Apparently, when you show Twitter and Facebook users video footage of cruel psychological experiments performed on baby monkeys, they take notice. At least, that was the case on Friday, when we posted footage from our National Institutes of Health (NIH) investigation.
— PETA (@peta) March 17, 2017
Within a matter of days, the video had been retweeted 28,000 times and received more than 1 million views on Twitter. On Facebook, it’s been shared more than 174,000 times and viewed more than 11 million times.
The footage is from PETA-obtained videos taken inside a now-closed NIH laboratory in Poolesville, Maryland. It shows cruel and archaic psychological experiments performed on monkeys by Stephen Suomi, which were similar to those conducted in the 1950s, ’60s, and ’70s by Harry Harlow, his predecessor.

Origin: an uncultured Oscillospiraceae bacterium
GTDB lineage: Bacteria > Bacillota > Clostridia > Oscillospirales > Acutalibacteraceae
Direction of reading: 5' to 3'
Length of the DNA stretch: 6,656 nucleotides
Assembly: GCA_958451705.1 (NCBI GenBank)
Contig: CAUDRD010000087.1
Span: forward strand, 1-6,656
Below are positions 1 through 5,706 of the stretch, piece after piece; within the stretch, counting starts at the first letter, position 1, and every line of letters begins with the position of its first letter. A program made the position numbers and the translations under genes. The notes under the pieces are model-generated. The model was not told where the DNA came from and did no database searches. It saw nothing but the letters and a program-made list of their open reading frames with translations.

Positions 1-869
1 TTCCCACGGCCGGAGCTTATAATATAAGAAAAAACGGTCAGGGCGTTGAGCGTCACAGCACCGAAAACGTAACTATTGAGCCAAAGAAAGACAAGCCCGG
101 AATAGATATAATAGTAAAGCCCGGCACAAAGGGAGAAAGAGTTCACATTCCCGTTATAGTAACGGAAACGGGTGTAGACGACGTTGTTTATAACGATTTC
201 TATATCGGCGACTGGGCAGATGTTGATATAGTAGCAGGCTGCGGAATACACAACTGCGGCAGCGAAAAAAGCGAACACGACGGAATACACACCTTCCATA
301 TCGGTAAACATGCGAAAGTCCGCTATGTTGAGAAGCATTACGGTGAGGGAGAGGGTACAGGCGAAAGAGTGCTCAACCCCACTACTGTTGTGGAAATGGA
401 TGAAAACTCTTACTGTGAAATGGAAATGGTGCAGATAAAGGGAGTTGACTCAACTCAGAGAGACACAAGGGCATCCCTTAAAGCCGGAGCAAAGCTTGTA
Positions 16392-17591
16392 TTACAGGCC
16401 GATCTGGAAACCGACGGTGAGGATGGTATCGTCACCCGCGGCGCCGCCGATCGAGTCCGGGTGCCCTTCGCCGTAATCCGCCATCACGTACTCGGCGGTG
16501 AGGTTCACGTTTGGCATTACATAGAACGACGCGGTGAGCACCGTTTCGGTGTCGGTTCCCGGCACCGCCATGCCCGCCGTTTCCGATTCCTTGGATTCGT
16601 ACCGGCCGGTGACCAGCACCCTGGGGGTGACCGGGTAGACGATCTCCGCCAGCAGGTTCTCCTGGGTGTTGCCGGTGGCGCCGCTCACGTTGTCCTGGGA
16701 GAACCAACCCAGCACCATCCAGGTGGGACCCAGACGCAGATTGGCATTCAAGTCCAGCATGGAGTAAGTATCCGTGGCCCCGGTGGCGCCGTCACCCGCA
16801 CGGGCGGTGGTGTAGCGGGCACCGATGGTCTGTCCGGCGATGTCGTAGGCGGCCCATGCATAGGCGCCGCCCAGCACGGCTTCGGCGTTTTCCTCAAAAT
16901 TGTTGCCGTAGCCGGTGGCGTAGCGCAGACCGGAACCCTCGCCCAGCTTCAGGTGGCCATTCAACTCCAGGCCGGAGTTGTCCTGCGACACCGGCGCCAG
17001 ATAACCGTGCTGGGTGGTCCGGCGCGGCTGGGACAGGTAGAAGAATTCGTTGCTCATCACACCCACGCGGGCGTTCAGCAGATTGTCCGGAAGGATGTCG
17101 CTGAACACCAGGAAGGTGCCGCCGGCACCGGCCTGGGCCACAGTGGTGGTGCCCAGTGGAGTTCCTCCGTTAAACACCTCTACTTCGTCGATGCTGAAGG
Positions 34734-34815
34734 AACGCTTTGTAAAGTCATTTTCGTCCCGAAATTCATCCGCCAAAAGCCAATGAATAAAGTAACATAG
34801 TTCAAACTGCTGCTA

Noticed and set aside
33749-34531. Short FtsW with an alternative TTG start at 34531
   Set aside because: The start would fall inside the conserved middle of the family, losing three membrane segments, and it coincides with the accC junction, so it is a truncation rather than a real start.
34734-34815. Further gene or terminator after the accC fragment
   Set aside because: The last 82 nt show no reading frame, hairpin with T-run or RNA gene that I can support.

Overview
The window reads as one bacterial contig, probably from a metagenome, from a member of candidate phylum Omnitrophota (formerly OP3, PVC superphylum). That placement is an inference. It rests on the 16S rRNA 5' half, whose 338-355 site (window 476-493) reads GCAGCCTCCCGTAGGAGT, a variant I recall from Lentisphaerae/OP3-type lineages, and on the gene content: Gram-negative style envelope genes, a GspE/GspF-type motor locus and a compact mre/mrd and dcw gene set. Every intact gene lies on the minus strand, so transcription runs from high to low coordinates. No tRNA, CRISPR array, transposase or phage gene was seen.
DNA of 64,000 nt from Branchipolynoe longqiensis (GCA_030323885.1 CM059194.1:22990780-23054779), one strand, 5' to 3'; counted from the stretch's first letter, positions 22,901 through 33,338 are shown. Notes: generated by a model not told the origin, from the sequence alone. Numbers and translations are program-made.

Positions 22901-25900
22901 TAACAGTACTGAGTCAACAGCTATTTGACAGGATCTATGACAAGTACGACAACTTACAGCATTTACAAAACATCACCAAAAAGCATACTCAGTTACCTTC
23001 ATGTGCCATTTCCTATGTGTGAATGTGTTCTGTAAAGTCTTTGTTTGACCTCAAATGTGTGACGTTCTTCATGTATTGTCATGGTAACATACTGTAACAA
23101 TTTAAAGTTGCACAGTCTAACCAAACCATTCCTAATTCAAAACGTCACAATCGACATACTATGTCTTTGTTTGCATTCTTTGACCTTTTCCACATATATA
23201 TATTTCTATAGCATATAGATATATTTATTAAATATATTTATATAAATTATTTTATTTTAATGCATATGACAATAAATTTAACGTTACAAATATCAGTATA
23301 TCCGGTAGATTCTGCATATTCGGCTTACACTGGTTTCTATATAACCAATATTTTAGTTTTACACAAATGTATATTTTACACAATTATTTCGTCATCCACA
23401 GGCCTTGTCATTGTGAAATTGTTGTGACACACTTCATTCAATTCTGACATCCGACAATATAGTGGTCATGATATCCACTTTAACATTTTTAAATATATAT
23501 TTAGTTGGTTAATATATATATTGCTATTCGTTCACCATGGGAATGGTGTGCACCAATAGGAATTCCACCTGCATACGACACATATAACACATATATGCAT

And it’s no wonder that the footage has gone viral on social media—it’s heartbreaking.
The videos—for which NIH unsuccessfully tried to charge PETA $100,000—reveal that NIH experimenters terrorized baby monkeys they had intentionally made mentally ill. These animals endured years of frightening and often painful experiments so that Suomi could exacerbate their symptoms of mental illness. The footage depicts only a portion of the abuse that PETA uncovered.
Thankfully, at the end of 2015—following an intensive yearlong PETA campaign—NIH announced that it would end Suomi’s cruel project, which he had led for more than 30 years. His laboratory closed down, thus ending his involvement in animal experiments.
Although we’re grateful for this victory, our work is far from over. NIH spends $12 billion on animal experiments every year. And tens of thousands of monkeys are still imprisoned in laboratories, where they’re usually confined to tiny steel cages—often alone—and are subjected to excruciating experiments before being killed.
What You Can Do
A retweet or a Facebook share is great, but taking action is even better. Use the button below to contact your members of Congress and respectfully urge them to help end experiments on monkeys and to support humane, lifesaving, and relevant non-animal research.